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CPE/EE 427, CPE 527 VLSI Design I Sequential Circuits

Department of Electrical and Computer Engineering University of Alabama in Huntsville


Aleksandar Milenkovic ( www.ece.uah.edu/~milenka )

Sequencing Combinational logic


output depends on current inputs

Sequential logic
output depends on current and previous inputs Requires separating previous, current, future Called state or tokens Ex: FSM, pipeline
clk in CL out CL CL clk clk clk

Finite State Machine

Pipeline

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VLSI Design I; A. Milenkovic

VLSI Design I; A. Milenkovic

Sequencing Cont. If tokens moved through pipeline at constant speed, no sequencing elements would be necessary Ex: fiber-optic cable
Light pulses (tokens) are sent down cable Next pulse sent before first reaches end of cable No need for hardware to separate pulses But dispersion sets min time between pulses

This is called wave pipelining in circuits In most circuits, dispersion is high


Delay fast tokens so they dont catch slow ones.
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Sequencing Overhead Use flip-flops to delay fast tokens so they move through exactly one stage each cycle. Inevitably adds some delay to the slow tokens Makes circuit slower than just the logic delay
Called sequencing overhead

Some people call this clocking overhead


But it applies to asynchronous circuits too Inevitable side effect of maintaining sequence

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VLSI Design I; A. Milenkovic

Sequential Logic

Inputs Combinational Logic


State Registers

Outputs

Current State

Next State

clock
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Timing Metrics
In D Q Out

clock
tsu thold

clock

time

In

data stable tc-q

time
output stable

Out

output stable

time
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VLSI Design I; A. Milenkovic

System Timing Constraints


Inputs Combinational Logic
State Registers

Outputs

Current State

Next State T (clock period)

clock tcdreg + tcdlogic thold


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T tc-q + tplogic + tsu


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Sequencing Elements Latch: Level sensitive


a.k.a. transparent latch, D latch

Flip-flop: edge triggered


A.k.a. master-slave flip-flop, D flip-flop, D register

Timing Diagrams
Transparent Opaque Edge-trigger
D

clk Latch Q D

clk Flop Q

clk D Q (latch) Q (flop)

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VLSI Design I; A. Milenkovic

Sequencing Elements Latch: Level sensitive


a.k.a. transparent latch, D latch

Flip-flop: edge triggered


A.k.a. master-slave flip-flop, D flip-flop, D register

Timing Diagrams
Transparent Opaque Edge-trigger
D

clk Latch Q D

clk Flop Q

clk D Q (latch) Q (flop)

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Latch Design Pass Transistor Latch Pros


+ +
D

Cons

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VLSI Design I; A. Milenkovic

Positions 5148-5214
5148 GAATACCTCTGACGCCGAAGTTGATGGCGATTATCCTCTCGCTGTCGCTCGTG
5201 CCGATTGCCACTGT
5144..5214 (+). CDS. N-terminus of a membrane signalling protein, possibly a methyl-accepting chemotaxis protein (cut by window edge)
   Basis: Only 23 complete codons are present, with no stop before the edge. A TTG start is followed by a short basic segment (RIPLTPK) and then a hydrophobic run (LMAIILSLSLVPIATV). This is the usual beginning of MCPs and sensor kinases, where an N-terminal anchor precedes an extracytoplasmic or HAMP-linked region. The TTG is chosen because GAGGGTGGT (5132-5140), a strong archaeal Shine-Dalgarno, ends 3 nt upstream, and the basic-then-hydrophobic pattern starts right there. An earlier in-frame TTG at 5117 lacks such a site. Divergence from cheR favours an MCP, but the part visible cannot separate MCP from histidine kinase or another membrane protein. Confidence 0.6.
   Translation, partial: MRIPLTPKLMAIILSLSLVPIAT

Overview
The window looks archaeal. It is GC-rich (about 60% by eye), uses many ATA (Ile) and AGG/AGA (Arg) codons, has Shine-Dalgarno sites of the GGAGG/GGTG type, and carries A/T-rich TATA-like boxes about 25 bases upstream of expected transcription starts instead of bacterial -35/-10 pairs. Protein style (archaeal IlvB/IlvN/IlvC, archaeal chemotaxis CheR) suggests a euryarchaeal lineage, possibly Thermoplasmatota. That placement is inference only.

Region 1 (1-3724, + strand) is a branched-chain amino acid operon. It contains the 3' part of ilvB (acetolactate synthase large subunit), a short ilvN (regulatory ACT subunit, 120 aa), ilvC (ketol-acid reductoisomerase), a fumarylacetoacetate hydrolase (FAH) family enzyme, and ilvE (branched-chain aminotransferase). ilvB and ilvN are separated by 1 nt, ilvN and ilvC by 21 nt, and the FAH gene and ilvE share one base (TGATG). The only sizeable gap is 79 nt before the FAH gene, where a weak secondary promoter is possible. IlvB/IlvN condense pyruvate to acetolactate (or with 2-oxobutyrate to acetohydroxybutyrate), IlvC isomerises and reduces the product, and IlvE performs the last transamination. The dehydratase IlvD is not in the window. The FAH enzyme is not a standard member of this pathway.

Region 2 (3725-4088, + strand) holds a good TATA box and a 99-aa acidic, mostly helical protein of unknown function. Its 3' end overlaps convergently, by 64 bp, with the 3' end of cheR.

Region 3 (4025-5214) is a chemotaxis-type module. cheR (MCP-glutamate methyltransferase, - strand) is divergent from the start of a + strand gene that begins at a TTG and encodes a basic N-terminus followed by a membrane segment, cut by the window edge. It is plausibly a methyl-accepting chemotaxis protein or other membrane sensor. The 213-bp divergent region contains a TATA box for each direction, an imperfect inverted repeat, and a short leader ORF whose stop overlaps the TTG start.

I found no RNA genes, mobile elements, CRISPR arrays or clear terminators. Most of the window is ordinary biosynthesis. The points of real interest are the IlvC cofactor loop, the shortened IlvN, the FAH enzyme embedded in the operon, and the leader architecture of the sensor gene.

Latch Design Pass Transistor Latch Pros


+ Tiny + Low clock load
D

Cons

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Vt drop nonrestoring backdriving output noise sensitivity dynamic diffusion input


VLSI Design I; A. Milenkovic

Used in 1970s

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Latch Design Transmission gate


+ D Q

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VLSI Design I; A. Milenkovic

Latch Design Transmission gate


+ No Vt drop - Requires inverted clock
D Q

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Latch Design Inverting buffer


+ + + Fixes either

D X Q Q

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VLSI Design I; A. Milenkovic

Latch Design Inverting buffer


+ Restoring + No backdriving + Fixes either
Output noise sensitivity Or diffusion input
D X Q Q

Inverted output

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Latch Design Tristate feedback


+
D X Q

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VLSI Design I; A. Milenkovic

Latch Design Tristate feedback


+ Static Backdriving risk
D X Q

Static latches are now essential

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Latch Design Buffered input


+ +
D X Q

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VLSI Design I; A. Milenkovic

Latch Design Buffered input


+ Fixes diffusion input + Noninverting
D X Q

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Latch Design Buffered output


+
D X Q

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VLSI Design I; A. Milenkovic

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Latch Design Buffered output


+ No backdriving
D X Q

Widely used in standard cells


+ Very robust (most important) - Rather large - Rather slow (1.5 2 FO4 delays) - High clock loading

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Latch Design Datapath latch


+ D X Q

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VLSI Design I; A. Milenkovic

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Latch Design Datapath latch


+ Smaller, faster - unbuffered input
D X Q

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Flip-Flop Design Flip-flop is built as pair of back-to-back latches


D X Q

D X

Q Q

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VLSI Design I; A. Milenkovic

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Enable Enable: ignore clock when en = 0


Mux: increase latch D-Q delay Clock Gating: increase en setup time, skew
Symbol Multiplexer Design Clock Gating Design en Latch D Q 0 en 1 D Latch Q D Latch en Flop Q

en

Flop D Flop Q en D 1 0 Q D

en

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Reset Force output low when reset asserted Synchronous vs. asynchronous
Symbol Synchronous Reset Asynchronous Reset reset D reset D Latch D Q D Flop Q

reset Q reset D

reset Q Q

Q D

reset

reset

reset

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VLSI Design I; A. Milenkovic

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Set / Reset Set forces output high when enabled Flip-flop with asynchronous set and reset
set D reset reset Q

set

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Sequencing Methods Flip-flops 2-Phase Latches Pulsed Latches


Tc

Flop

Combinational Logic

1 tnonoverlap 2 1 Latch Combinational Logic Half-Cycle 1 Tc/2 2 Latch Combinational Logic Half-Cycle 1 1 Latch p Combinational Logic Latch tnonoverlap

tpw p Latch

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Flop

Flip-Flops 2-Phase Transparent Latches Pulsed Latches